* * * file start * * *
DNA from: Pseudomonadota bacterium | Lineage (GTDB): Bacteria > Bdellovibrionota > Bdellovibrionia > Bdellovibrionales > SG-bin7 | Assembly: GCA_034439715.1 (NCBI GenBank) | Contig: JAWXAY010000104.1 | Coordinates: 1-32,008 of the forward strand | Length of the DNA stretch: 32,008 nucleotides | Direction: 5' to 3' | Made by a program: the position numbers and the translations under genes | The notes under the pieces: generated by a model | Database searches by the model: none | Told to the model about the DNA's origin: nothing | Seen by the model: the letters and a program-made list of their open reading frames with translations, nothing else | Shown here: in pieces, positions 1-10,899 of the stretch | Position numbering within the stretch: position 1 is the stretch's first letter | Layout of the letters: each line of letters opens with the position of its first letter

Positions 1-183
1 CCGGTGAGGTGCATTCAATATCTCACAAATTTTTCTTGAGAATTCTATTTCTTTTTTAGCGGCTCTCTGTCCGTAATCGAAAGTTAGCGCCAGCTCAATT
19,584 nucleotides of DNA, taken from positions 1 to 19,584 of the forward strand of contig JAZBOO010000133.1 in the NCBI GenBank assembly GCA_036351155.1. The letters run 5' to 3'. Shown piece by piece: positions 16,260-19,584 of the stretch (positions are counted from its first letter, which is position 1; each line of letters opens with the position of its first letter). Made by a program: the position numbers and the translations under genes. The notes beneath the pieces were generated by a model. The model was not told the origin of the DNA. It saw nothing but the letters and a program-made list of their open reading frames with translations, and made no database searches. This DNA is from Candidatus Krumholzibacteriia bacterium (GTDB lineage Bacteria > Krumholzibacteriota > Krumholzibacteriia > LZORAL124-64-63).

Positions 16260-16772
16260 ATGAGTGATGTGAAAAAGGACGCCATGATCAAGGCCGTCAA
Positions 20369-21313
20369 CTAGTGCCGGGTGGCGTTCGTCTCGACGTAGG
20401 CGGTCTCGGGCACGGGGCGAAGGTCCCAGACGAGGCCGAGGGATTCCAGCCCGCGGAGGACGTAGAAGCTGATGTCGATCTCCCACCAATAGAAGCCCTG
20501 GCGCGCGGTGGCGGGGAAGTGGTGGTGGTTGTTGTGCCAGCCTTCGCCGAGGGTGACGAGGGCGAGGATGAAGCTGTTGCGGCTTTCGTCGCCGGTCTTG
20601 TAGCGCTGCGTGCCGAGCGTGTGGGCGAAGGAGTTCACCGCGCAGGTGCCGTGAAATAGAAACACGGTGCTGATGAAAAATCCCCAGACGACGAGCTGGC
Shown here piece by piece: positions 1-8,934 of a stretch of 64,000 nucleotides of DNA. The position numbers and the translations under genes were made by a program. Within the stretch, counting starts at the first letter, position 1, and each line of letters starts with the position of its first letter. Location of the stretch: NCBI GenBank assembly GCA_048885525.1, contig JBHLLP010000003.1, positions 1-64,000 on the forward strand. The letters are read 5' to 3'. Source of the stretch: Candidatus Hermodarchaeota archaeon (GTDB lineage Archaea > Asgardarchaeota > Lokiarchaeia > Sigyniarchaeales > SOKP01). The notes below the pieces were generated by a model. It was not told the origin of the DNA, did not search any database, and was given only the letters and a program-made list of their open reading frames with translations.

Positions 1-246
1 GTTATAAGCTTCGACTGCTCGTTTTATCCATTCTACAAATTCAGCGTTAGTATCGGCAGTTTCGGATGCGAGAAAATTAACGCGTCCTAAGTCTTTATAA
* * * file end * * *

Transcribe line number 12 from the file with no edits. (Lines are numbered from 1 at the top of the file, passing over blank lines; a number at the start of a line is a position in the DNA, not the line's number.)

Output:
Shown here piece by piece: positions 1-8,934 of a stretch of 64,000 nucleotides of DNA. The position numbers and the translations under genes were made by a program. Within the stretch, counting starts at the first letter, position 1, and each line of letters starts with the position of its first letter. Location of the stretch: NCBI GenBank assembly GCA_048885525.1, contig JBHLLP010000003.1, positions 1-64,000 on the forward strand. The letters are read 5' to 3'. Source of the stretch: Candidatus Hermodarchaeota archaeon (GTDB lineage Archaea > Asgardarchaeota > Lokiarchaeia > Sigyniarchaeales > SOKP01). The notes below the pieces were generated by a model. It was not told the origin of the DNA, did not search any database, and was given only the letters and a program-made list of their open reading frames with translations.